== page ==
Crossroads at Clarksdale

Crossroads at Clarksdale: The Black Freedom Struggle in the Mississippi Delta after World War II

Françoise N. Hamlin
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  • Book Info
    Crossroads at Clarksdale
    Book Description:

    Weaving national narratives from stories of the daily lives and familiar places of local residents, Francoise Hamlin chronicles the slow struggle for black freedom through the history of Clarksdale, Mississippi. Hamlin paints a full picture of the town over fifty years, recognizing the accomplishments of its diverse African American community and strong NAACP branch, and examining the extreme brutality of entrenched power there. The Clarksdale story defies triumphant narratives of dramatic change, and presents instead a layered, contentious, untidy, and often disappointingly unresolved civil rights movement.Following the black freedom struggle in Clarksdale from World War II through the first decade of the twenty-first century allows Hamlin to tell multiple, interwoven stories about the town's people, their choices, and the extent of political change. She shows how members of civil rights organizations--especially local leaders Vera Pigee and Aaron Henry--worked to challenge Jim Crow through fights against inequality, police brutality, segregation, and, later, economic injustice. With Clarksdale still at a crossroads today, Hamlin explores how to evaluate success when poverty and inequality persist.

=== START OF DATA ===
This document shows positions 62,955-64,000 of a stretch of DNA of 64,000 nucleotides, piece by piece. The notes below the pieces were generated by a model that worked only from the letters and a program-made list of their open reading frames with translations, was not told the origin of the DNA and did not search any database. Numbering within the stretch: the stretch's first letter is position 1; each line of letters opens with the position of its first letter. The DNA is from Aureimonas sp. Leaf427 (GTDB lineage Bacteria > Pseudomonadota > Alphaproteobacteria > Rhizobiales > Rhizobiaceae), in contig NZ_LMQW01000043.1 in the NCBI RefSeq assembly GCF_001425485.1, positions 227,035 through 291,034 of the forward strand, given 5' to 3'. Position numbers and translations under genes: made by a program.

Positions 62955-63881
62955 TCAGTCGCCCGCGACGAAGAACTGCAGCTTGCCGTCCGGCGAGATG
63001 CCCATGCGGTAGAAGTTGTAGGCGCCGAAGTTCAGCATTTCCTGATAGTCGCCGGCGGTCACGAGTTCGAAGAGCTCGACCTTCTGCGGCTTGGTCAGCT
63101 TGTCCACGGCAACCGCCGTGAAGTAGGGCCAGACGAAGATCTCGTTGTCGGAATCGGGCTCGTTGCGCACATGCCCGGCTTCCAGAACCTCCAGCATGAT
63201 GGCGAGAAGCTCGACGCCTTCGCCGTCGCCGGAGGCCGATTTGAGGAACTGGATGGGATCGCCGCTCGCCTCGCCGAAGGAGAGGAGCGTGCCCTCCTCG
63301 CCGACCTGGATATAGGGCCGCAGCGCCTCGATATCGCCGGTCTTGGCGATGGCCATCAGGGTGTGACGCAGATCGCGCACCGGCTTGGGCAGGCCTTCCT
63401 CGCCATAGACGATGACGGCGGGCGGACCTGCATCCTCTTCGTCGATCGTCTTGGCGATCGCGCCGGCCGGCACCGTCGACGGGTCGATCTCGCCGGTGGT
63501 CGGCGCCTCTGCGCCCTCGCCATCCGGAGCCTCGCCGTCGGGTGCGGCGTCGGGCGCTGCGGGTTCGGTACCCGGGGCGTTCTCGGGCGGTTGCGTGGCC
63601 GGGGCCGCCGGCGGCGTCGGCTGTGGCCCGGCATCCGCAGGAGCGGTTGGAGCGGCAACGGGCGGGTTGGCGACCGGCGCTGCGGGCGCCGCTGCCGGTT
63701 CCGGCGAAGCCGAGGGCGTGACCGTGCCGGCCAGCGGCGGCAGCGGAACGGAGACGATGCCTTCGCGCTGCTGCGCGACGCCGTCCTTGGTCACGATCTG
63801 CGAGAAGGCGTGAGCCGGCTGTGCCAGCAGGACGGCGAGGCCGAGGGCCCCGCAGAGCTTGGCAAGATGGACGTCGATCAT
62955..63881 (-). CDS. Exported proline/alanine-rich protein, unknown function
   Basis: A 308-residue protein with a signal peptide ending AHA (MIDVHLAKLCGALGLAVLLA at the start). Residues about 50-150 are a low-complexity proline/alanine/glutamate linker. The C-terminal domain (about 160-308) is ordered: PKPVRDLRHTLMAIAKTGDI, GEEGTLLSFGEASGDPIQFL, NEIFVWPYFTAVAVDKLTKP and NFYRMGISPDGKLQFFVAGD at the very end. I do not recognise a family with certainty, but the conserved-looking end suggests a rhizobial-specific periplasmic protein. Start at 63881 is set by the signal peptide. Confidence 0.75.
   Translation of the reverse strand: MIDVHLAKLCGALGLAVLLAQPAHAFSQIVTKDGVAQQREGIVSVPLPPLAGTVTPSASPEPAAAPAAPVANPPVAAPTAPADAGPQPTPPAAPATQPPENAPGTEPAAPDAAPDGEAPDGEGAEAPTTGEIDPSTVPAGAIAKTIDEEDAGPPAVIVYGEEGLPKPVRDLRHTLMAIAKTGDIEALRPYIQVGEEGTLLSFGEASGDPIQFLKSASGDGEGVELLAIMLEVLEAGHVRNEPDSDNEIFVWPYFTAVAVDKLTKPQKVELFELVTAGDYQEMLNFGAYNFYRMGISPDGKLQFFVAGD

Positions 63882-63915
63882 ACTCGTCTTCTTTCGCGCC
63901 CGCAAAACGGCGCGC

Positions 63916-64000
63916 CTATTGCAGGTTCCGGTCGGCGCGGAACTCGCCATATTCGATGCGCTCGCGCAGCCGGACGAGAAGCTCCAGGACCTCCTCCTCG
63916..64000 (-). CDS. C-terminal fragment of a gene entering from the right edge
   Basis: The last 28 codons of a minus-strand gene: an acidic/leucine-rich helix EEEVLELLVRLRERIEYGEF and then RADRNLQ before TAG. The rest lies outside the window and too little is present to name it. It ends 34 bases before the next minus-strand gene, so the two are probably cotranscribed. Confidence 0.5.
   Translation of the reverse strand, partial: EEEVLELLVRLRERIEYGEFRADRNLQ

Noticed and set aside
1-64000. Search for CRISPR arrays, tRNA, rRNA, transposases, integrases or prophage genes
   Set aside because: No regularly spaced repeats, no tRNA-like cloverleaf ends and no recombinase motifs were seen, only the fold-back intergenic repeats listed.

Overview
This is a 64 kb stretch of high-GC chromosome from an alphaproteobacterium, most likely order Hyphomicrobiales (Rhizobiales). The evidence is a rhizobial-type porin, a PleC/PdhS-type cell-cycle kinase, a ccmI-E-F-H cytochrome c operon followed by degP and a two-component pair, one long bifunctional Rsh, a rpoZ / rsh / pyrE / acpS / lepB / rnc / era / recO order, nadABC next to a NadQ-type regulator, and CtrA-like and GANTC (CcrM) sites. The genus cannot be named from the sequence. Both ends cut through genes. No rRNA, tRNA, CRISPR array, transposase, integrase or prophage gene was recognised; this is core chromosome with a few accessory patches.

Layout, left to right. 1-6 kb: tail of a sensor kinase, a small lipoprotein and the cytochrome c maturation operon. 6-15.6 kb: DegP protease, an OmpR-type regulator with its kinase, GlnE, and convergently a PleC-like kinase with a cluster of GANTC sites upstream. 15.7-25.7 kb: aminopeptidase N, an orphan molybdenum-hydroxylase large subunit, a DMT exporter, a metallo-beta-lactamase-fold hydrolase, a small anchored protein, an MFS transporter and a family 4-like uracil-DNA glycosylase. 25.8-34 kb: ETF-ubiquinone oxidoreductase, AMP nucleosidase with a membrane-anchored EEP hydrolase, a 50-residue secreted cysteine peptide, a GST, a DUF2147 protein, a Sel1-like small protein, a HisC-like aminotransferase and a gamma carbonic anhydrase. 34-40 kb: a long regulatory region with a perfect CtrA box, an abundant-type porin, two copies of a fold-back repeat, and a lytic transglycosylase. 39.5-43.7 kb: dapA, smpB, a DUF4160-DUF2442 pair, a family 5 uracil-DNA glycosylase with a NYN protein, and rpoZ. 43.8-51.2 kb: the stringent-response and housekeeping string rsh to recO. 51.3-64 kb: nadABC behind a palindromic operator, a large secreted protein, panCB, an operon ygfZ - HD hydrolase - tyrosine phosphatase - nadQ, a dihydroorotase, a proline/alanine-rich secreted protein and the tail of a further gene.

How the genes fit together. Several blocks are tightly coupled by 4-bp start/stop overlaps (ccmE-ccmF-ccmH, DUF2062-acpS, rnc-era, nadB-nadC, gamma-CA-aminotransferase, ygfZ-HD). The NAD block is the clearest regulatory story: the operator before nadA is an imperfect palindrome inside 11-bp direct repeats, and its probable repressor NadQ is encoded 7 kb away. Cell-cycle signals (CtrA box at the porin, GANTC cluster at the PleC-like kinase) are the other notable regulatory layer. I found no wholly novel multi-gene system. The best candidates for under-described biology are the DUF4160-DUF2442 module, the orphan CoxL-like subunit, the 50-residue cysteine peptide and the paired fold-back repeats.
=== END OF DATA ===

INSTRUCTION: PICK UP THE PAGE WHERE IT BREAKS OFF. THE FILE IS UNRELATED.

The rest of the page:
eISBN: 978-1-4696-0169-4
    Subjects: Sociology, History

Table of Contents

  1. Front Matter
    (pp. i-vi)
  2. Table of Contents
    (pp. vii-x)
  3. Preface
    (pp. xi-xx)
  4. INTRODUCTION: The Black Freedom Struggle at the Crossroads
    (pp. 1-8)

    The claim to fame for Clarksdale, Mississippi, is as the home of the blues. In the first half of the twentieth century, many men, and a few women, gathered there to develop the blues as a musical form and consume it with pleasure. W. C. Handy, Gus Cannon, Charley Patton, Son House, John Lee Hooker, Jack Johnson, Frank Frost, Bessie Smith, Ike Turner, Howlin’ Wolf, Muddy Waters, and Robert Johnson, among others, carved their mark on the local and national music scene in Clarksdale.¹ Today, the most famous landmark, the Crossroads—where Robert Johnson supposedly sold his soul to the...

    (pp. 9-41)